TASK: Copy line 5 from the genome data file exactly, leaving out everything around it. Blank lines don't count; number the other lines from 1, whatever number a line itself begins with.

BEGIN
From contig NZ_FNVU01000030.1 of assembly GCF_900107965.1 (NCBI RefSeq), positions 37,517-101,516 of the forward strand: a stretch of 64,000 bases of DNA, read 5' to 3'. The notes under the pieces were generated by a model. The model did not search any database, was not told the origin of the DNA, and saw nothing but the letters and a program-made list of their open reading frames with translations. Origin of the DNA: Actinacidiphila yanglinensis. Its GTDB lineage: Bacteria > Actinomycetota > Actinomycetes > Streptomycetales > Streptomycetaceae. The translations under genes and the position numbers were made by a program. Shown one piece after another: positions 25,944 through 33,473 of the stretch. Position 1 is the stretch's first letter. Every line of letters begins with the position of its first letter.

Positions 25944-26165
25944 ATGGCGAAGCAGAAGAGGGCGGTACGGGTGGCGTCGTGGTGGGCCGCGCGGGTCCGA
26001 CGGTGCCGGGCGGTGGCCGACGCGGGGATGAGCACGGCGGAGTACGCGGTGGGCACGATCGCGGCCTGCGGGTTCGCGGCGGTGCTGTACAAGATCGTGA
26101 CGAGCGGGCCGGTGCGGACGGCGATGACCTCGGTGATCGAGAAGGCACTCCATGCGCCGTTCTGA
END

26101 CGAGCGGGCCGGTGCGGACGGCGATGACCTCGGTGATCGAGAAGGCACTCCATGCGCCGTTCTGA